Class-action activist Theodore Frank has asked a federal appellate court to scrap Google's $5.5 million settlement of a class-action alleging that it violated Safari users' privacy by circumventing their no-tracking settings.
The settlement "provides millions of dollars to the attorneys, and zero dollars to the class," Frank says in papers submitted this week to the 3rd Circuit Court of Appeals. "This Court should reverse this settlement approval as a breach of class counsel’s fiduciary duty to prioritize class recovery," he argues.
The deal, approved earlier this year by U.S. District Court Judge Sue Robinson in Delaware, requires Google to donate more than $3 million to six schools and nonprofits -- Berkeley Center for Law & Technology, Berkman Center for Internet & Society at Harvard University, Center for Democracy & Technology, Public Counsel, Privacy Rights Clearinghouse, and the Center for Internet & Society at Stanford University. Those groups must agree to use the money for projects related to online privacy. The lawyers who brought the case will receive $1.925 million, but individual Web users won't receive anything.
The litigation stemmed from Google's involvement in the "Safari hack" -- a privacy scandal that came to light in 2012 when researcher Jonathan Mayer published a report stating that Google (and other companies) circumvented Safari's privacy settings and set tracking cookies. Google was then able to target ads to those users based on their Web-browsing activity.
Google confirmed Mayer's report when it came out, and said it had stopped tracking Safari users or would soon do so. News of the hack also resulted in charges by the Federal Trade Commission and other officials; Google ultimately agreed to pay $22.5 million to settle with the FTC, and an additional $17 million to settle with a group of state attorneys general.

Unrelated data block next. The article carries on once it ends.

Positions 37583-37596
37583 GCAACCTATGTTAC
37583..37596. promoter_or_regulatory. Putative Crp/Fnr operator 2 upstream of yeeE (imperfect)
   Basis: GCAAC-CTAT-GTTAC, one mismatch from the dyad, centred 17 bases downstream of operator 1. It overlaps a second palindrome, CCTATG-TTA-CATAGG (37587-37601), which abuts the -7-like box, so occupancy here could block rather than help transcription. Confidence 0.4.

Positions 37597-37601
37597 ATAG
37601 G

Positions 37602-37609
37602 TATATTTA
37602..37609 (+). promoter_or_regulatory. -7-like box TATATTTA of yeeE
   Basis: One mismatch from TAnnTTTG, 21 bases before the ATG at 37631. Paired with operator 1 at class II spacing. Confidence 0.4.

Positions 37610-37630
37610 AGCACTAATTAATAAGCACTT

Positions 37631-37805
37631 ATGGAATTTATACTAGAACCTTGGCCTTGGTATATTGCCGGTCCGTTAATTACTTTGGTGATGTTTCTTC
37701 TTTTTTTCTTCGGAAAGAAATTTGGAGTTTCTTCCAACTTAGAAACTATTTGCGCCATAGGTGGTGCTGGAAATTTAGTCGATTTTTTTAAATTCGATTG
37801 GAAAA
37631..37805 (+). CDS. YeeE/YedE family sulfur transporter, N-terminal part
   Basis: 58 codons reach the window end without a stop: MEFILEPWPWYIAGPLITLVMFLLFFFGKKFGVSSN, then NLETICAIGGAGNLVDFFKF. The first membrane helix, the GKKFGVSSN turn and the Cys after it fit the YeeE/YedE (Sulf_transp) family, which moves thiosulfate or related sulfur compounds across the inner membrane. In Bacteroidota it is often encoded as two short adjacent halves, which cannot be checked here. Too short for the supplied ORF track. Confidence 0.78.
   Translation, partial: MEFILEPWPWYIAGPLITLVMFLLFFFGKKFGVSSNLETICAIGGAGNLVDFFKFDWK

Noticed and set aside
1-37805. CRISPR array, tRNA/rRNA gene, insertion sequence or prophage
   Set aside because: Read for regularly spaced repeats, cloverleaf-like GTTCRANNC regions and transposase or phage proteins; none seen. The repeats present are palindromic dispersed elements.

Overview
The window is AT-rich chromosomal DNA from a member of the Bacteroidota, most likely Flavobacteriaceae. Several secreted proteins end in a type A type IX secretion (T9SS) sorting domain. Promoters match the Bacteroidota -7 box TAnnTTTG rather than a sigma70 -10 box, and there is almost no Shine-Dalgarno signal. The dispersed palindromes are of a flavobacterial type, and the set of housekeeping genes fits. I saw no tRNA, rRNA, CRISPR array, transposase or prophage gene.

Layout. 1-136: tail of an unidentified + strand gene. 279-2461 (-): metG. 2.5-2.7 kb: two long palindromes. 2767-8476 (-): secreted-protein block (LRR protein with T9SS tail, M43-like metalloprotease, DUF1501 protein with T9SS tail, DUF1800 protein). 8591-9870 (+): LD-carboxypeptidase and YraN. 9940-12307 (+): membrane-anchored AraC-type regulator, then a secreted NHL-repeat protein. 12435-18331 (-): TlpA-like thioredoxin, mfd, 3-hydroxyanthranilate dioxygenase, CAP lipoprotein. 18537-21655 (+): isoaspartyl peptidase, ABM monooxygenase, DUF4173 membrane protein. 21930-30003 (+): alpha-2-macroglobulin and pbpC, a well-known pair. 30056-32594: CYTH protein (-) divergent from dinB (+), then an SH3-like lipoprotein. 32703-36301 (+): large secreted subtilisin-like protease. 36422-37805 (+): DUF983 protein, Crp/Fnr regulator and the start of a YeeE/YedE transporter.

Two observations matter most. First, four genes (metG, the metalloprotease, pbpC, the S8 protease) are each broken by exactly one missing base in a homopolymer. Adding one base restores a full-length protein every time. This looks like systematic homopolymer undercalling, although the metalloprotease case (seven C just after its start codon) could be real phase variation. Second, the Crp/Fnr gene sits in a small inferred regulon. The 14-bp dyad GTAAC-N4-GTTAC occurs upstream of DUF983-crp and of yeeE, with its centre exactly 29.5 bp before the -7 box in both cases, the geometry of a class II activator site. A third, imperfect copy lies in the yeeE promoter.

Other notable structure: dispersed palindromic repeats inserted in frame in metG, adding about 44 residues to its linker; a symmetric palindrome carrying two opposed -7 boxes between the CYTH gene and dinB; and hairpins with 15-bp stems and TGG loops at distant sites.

Frank argues that the class-action settlement should be vacated for several reasons, including that the money could have been distributed to Safari users instead of to organizations. That type of distribution has happened in other class-actions, including a lawsuit against Facebook over its sponsored stories program. In that case, Facebook created a $20 million settlement fund, which paid $15 each to 600,000 users users who submitted claims.
The activist also contends that the settlement is improper on the grounds that Google had prior connections with at least four of the six fund recipients. "Google is a regular donor to the Berkman Center, Stanford Center, Berkeley Center, and Center for Democracy and Technology," Frank writes.
He contends that Google's promise to donate to those groups in order to settle a lawsuit "merely reflects a shift in accounting entries."
Frank adds: "Defendants will prefer to make payments to third parties to whom they are already donating money rather than payments to absent class members; donations engender good will, and often merely replace or supplement donations that are already in the pipeline."
The activist has challenged other privacy settlements, including Google's $8 million settlement of a lawsuit alleging it "leaked" search users' names to publishers and advertisers through referer headers -- the information that is automatically transmitted by Google to publishers and advertisers. (Some queries, like people's searches for their own names, can offer clues to users' identities.) Frank recently asked the 9th Circuit Court of Appeals to vacate the deal, arguing that search engine users who were affected by Google's practices won't receive any money.